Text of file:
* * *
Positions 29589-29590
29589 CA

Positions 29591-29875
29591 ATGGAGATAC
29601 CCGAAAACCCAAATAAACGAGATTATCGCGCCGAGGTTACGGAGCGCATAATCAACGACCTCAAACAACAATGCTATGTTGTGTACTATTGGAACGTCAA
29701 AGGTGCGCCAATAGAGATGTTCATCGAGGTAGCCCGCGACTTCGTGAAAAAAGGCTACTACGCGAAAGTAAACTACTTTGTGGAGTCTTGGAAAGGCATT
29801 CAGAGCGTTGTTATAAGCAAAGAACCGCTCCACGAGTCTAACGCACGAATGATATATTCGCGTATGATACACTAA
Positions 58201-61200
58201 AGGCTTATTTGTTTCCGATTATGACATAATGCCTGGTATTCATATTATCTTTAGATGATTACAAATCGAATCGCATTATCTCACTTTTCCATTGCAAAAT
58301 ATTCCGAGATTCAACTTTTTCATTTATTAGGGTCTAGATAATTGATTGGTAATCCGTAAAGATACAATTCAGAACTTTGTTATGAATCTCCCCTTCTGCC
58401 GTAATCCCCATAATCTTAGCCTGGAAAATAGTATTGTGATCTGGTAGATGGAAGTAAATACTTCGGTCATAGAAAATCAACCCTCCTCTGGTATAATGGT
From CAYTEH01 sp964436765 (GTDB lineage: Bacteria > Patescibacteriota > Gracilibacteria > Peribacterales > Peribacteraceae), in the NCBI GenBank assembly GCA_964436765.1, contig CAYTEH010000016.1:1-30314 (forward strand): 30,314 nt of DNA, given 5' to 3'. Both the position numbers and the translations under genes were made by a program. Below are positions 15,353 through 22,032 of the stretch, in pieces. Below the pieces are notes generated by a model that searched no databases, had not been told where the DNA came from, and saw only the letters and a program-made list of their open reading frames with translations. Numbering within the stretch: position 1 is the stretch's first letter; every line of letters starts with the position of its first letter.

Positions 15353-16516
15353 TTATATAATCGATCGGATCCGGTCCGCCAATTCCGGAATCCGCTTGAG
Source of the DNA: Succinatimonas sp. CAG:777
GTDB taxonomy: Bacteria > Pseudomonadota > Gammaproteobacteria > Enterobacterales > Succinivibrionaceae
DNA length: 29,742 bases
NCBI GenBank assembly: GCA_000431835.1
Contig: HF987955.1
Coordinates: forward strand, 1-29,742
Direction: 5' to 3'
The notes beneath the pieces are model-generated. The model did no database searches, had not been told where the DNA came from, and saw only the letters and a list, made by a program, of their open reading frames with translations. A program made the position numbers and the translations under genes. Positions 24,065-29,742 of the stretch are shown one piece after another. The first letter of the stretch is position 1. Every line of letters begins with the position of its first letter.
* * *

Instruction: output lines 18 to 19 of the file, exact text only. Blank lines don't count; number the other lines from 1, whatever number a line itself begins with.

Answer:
NCBI GenBank assembly: GCA_000431835.1
Contig: HF987955.1